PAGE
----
"Emotions are the barometer of credibility and authenticity. They provide richness and color to life. In looking at the vast array of emotions intellectually, one knows that they are good and that all deserve to exist. Yet it is clear that some are more desirable, more pleasant than others.

"Some people have locked a whole set of emotions into a closet, to be hidden from all, to be forgotten by themselves. Frequent occupants of these locked closets are anger, loneliness, inadequacy, hurt, guilt, fear or sadness. They form almost a mob of feelings demanding attention. Feelings are facts. Feelings like all reality, have a right to exist.

"Reality is intolerant of denial. When feelings are repressed, they demand attention in devious ways. The emotional connection between stress and stomach problems is common knowledge. Research is showing more and more that the whole person becomes ill, not just part of the person. Consequently, emotions are similar to muscles—if you don't use them, you lose them.

"The patient reports, 'I know about denial; I know about compulsion; I know about feelings. But I still do the same kinds of things that get me in trouble.' That's where actual experience—personally encountering or undergoing specific emotions and behaviors—can be helpful in breaking out of compulsion and denial. Experiential therapy offers emotional alternatives and clarity about new behaviors.

"One important goal of therapy is to re-experience an old event in which the accompanying emotions were not expressed at the time. The re-experience can be an opportunity to feel those feelings now, work through them now and defuse them once and for all. The accompanying emotional pain is no longer repressed and allowed to fester.

"Old feelings we often help clients re-experience are anger, inadequacy, jealousy, loss, grief, and shame. In the re-experience, they are able to let the pain go, and relief begins. New feelings that are unfamiliar and often scary are feelings of contentment, serenity, hope, trust, excitement, gratitude, and joy. It is important to lead clients to these new feelings. Too often, therapy only deals with pain.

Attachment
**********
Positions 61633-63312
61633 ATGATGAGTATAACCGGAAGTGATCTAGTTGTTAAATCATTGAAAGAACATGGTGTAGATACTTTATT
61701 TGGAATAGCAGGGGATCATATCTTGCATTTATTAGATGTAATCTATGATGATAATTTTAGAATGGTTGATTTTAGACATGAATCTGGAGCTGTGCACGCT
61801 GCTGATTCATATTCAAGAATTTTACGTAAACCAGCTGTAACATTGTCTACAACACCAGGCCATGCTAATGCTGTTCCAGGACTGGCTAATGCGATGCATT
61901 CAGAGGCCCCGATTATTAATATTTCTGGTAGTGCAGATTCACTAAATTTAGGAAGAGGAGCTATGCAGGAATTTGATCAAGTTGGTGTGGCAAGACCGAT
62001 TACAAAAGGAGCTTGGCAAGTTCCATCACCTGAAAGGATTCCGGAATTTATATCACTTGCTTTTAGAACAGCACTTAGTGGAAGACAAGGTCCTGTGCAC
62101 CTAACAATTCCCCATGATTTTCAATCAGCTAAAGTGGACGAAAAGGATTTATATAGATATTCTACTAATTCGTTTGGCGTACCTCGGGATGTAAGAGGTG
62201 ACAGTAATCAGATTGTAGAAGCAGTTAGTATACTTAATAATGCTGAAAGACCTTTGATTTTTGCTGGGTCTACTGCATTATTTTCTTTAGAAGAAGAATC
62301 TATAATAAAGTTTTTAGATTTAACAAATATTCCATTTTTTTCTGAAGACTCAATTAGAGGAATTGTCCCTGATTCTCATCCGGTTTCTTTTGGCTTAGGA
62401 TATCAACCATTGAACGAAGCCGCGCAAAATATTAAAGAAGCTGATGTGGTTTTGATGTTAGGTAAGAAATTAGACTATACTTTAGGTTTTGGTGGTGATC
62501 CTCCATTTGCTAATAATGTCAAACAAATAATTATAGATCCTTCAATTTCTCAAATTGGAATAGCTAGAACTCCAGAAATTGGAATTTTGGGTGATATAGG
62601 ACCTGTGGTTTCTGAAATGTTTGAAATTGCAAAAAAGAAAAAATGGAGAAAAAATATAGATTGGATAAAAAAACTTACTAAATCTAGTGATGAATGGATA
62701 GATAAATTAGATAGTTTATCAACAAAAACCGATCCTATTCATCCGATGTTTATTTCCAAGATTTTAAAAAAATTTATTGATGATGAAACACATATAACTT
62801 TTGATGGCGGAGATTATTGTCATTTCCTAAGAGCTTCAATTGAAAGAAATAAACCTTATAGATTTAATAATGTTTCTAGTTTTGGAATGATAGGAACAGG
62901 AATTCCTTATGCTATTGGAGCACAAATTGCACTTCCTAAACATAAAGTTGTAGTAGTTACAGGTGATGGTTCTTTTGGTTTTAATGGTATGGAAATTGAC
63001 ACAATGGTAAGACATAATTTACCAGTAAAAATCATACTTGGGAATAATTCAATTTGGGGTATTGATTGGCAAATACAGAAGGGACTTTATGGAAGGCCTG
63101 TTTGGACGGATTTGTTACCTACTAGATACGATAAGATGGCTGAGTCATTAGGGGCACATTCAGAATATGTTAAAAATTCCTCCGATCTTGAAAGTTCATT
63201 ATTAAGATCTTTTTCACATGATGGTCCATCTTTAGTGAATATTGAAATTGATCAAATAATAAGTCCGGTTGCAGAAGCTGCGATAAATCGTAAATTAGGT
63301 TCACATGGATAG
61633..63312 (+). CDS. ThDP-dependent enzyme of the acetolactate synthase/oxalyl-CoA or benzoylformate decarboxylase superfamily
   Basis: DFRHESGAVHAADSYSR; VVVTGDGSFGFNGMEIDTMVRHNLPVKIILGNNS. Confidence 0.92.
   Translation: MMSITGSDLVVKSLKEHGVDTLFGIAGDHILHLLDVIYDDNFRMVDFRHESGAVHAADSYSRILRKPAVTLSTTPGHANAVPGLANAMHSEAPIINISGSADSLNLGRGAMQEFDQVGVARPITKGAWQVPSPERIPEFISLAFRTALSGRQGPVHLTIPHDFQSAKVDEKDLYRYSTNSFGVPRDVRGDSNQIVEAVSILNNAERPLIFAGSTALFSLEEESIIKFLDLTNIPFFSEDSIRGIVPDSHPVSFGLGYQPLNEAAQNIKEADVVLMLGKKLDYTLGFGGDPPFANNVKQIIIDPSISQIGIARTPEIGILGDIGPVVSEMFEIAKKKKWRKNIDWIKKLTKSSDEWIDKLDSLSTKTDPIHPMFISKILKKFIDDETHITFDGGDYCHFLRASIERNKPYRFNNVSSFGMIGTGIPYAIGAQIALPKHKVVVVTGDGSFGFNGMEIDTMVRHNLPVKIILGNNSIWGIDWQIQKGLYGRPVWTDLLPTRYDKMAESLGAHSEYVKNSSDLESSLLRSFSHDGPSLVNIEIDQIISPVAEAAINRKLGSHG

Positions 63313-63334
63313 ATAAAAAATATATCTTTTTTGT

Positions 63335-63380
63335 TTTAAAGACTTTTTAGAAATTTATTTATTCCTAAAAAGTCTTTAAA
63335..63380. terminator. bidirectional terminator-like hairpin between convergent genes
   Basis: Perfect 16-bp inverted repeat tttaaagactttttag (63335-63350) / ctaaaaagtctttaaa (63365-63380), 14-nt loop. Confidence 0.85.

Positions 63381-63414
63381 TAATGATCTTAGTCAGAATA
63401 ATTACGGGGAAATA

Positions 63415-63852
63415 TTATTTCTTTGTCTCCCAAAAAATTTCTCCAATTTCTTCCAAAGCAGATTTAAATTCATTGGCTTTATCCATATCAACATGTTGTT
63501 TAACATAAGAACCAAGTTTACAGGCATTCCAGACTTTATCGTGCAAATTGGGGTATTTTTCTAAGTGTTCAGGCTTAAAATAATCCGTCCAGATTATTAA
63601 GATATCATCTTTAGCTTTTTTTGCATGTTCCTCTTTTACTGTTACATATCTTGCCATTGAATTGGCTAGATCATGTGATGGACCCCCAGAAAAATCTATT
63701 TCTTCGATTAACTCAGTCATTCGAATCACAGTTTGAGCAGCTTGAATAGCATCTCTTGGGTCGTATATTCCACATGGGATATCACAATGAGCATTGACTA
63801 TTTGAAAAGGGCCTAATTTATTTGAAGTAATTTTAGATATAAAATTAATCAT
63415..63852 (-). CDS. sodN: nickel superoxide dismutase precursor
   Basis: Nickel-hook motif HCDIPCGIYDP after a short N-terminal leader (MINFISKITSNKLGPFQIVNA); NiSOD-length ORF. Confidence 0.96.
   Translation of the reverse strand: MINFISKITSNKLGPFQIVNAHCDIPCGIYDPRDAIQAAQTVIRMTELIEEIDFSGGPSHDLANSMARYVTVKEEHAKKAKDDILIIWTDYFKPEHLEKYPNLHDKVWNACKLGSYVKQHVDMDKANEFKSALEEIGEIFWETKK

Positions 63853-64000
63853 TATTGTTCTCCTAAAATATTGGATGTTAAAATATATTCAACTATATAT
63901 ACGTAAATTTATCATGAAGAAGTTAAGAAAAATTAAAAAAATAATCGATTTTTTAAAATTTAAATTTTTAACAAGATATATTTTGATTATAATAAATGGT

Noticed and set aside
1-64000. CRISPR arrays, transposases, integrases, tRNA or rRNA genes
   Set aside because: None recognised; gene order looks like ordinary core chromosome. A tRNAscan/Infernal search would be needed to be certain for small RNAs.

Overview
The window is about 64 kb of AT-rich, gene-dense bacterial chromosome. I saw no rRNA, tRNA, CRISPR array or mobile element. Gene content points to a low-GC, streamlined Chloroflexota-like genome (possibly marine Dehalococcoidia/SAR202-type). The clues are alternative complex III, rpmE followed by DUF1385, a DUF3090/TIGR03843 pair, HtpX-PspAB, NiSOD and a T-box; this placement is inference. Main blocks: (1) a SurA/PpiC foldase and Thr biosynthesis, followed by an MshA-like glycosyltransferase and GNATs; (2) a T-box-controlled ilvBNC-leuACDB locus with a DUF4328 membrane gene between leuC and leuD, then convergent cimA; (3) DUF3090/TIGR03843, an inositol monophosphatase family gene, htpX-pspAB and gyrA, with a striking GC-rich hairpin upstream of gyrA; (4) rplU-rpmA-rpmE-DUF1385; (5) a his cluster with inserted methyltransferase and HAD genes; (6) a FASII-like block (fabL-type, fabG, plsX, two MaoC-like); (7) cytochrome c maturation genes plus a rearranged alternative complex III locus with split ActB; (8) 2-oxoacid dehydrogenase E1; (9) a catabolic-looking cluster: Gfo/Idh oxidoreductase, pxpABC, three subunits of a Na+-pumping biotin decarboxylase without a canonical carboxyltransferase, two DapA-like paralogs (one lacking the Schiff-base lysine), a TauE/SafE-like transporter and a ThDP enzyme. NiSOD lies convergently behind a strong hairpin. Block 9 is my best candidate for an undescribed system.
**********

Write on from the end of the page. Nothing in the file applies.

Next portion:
"In a painful family system, words and messages are confused, confusing and incongruent. Words are misused and messages mistrusted. Actions do not fit. These are double messages delivered over and over and received each time with confusion and shame. The resulting confusion is devastating and produces people with chronic low self-worth. Experiential therapy can expose double messages by leading people to discover their own emotions and to see the roles others play.

"In therapy, we can often lead people to healing these feelings for the first time. We see self-esteem blossom. Through interaction with others and through expressing both old and new feelings, we provide a means for people to develop an ability to trust, as well as insight leading to new choices and a sense of inner comfort.

"Experiential therapy may offer some people the opportunity to re-experience forgotten or repressed parts of their lives that may have been unavailable to them for a long period of time. For others, experiential therapy may provide the first opportunity to feel some feelings. Either way, by gaining the experience, they acquire the means to better cope with life. They are ready then to learn new experiences they can use to continue on the road to growth and recovery."